by Brenda Roger
Recently, I “googled” a boy who broke my heart in college. I was hoping to find him mired in a pit of despair. Not really. Anyway, he serves on boards of multiple charitable organizations, participates in fundraisers, and is married with two daughters. He is some sort of portfolio manager. There was probably not ever a chance that he would be anything less than successful. Kind of like the male version of me –in a parallel universe.
My dear husband is very good at his job. He advances in his career, participates in important projects and earns a real living. I am really very proud of him. He amazes me sometimes with his extensive understanding of very complex social and political problems.
Both of these successful men were on my mind at the exact same time that I was feeling completely used and invisible at work, so I decided that I needed a higher purpose. You know, something I can contribute to the world. I have since begun a one-woman crusade to bring back the “hostess skirt.” Go ahead. Read it again. You don’t need better glasses. I’m serious. The comeback of the “hostess skirt” is my new reason for living. I believe in attainable goals.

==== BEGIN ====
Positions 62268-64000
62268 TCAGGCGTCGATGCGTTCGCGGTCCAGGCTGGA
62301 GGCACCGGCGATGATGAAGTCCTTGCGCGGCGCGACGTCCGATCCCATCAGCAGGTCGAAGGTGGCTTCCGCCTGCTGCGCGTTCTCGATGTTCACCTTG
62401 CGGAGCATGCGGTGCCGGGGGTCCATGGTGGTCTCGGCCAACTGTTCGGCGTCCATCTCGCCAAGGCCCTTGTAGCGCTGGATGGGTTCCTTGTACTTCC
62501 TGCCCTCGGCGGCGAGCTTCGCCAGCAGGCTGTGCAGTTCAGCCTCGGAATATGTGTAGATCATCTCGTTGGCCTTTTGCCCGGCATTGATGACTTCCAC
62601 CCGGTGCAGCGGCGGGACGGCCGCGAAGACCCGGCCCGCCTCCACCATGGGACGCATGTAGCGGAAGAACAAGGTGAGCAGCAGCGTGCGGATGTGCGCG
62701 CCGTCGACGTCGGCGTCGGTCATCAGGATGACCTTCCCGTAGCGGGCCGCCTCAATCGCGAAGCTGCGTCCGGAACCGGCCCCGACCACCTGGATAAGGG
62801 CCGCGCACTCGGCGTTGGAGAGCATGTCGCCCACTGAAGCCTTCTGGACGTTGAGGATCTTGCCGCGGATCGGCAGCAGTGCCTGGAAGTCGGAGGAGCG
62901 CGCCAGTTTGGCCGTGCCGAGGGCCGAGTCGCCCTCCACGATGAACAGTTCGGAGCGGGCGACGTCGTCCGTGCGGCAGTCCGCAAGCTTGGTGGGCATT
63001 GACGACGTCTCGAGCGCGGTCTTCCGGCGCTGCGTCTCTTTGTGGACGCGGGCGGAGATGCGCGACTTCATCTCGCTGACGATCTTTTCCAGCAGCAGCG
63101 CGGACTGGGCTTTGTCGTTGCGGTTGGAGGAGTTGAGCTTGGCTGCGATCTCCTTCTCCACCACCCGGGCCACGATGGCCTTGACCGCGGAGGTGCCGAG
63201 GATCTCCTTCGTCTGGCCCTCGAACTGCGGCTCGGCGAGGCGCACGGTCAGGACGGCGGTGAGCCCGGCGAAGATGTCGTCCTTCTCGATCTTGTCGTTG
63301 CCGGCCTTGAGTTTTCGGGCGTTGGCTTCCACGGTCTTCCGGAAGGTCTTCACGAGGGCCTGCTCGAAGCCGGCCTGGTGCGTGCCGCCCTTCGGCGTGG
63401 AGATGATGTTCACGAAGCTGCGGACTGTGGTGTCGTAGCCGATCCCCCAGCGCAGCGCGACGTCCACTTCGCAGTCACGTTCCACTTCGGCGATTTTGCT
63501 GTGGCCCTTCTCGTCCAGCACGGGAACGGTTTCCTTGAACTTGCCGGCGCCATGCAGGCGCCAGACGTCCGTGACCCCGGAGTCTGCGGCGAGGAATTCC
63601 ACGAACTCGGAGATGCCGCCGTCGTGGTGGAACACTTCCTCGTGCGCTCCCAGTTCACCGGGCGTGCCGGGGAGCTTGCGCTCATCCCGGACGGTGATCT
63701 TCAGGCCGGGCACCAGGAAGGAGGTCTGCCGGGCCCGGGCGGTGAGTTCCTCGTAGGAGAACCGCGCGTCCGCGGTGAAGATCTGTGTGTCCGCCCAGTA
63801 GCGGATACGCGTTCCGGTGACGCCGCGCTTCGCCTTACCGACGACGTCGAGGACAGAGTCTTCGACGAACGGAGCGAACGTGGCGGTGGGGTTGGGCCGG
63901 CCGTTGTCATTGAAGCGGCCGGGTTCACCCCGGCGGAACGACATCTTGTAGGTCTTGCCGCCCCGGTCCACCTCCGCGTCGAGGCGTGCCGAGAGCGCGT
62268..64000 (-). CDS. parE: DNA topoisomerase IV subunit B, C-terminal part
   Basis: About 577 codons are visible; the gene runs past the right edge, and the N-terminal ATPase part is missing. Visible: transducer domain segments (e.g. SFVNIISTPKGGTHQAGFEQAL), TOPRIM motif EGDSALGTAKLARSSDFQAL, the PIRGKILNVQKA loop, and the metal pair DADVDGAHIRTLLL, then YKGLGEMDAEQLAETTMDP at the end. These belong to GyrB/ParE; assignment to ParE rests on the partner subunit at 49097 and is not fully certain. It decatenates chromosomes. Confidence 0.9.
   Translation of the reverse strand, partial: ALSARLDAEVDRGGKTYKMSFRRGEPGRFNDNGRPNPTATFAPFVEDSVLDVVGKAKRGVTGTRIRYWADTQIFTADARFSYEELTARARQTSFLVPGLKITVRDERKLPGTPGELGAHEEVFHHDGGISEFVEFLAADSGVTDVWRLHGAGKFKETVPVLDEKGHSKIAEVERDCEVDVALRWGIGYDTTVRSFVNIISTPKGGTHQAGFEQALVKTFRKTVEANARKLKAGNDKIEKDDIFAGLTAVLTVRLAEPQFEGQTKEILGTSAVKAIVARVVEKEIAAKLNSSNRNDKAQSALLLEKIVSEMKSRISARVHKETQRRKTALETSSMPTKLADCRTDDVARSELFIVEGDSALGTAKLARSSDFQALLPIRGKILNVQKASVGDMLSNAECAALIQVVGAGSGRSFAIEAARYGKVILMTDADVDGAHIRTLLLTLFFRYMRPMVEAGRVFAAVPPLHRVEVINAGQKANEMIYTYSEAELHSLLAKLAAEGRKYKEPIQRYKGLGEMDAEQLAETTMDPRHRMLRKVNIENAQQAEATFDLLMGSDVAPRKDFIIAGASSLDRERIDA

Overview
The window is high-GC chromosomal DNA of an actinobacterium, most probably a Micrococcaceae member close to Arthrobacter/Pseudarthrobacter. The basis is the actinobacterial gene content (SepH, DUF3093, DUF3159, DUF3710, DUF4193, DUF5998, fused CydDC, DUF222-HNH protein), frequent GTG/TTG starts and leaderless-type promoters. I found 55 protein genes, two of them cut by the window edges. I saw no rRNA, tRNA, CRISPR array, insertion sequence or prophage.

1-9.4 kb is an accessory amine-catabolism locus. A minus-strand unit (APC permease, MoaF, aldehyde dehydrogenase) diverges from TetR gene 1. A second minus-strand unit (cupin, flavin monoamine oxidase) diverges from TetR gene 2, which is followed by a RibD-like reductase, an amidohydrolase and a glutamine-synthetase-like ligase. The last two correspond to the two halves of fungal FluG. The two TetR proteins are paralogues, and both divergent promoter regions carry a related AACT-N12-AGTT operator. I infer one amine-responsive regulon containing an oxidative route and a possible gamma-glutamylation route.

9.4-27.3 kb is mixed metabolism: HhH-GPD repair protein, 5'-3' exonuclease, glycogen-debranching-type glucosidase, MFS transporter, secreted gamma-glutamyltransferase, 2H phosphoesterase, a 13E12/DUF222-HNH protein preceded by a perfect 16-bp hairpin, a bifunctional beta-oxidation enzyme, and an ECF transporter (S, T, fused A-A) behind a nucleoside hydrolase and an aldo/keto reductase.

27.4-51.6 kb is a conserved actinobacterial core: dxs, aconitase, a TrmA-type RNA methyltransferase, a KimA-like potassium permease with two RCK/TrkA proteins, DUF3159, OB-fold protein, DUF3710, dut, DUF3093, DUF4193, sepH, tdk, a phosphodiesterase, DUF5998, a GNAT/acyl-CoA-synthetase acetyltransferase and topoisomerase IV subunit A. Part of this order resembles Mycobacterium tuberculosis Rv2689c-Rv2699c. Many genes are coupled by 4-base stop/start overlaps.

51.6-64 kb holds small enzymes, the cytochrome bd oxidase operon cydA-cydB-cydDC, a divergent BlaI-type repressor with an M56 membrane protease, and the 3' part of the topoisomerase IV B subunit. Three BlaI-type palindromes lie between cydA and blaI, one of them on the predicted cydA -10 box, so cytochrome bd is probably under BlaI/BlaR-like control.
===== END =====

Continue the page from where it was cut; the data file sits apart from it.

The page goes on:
I’ve been reading Vogue since I was fourteen. Fashion is a spectator sport for me. The pattern of trends is so obvious to me that I can predict a color or a trend two years before it ever shows up in a magazine. A few years ago, I saw the caftan coming from a mile away. In the same way, I think the time is at hand for the hostess skirt to return, and just in case Anna Wintour isn’t paying attention, I am going to take matters into my own hands.
The “hostess skirt” for those who have never had the pleasure of experiencing one, was a trend in the late sixties and most of the seventies. Those less devoted to the “hostess skirt” than me might call it a skirt you wouldn’t wear in public. The sixties version of it was quite frequently knee-length, occasionally quilted, and always quite loud. Manifestations of its hospitality range from large prints in silk to provincial calico appliqués. By the seventies, the hemline dropped to the floor and could be complimented by a matching top of similarly offensive patterned fabric. They were whimsical, humorous, or just plain gaudy. Very frequently, the knee-length version is a reversible wrap skirt. Twice the fun! Be still my heart!
There is something appealing, in 2007, about having a cheerful skirt to put on when you are entertaining at home. If my neighbors are any indication, acceptable attire for receiving guests is sweats or a nylon running suit and slippers. I don’t know about you, but I would rather look at a reversible skirt with calico mushrooms appliquéd on it.
I must keep my exact plan for the 2007-2008 version of the hostess skirt an absolute secret. Everyone will just have to chew their nails to the quick in anticipation. In the meantime, I possess a vintage hostess skirt covered in cats, yes cats, and if you are lucky, perhaps you will see me trudging around town in it. It would be such a shame to keep it all to myself.
Does anyone remember the hostess skirt?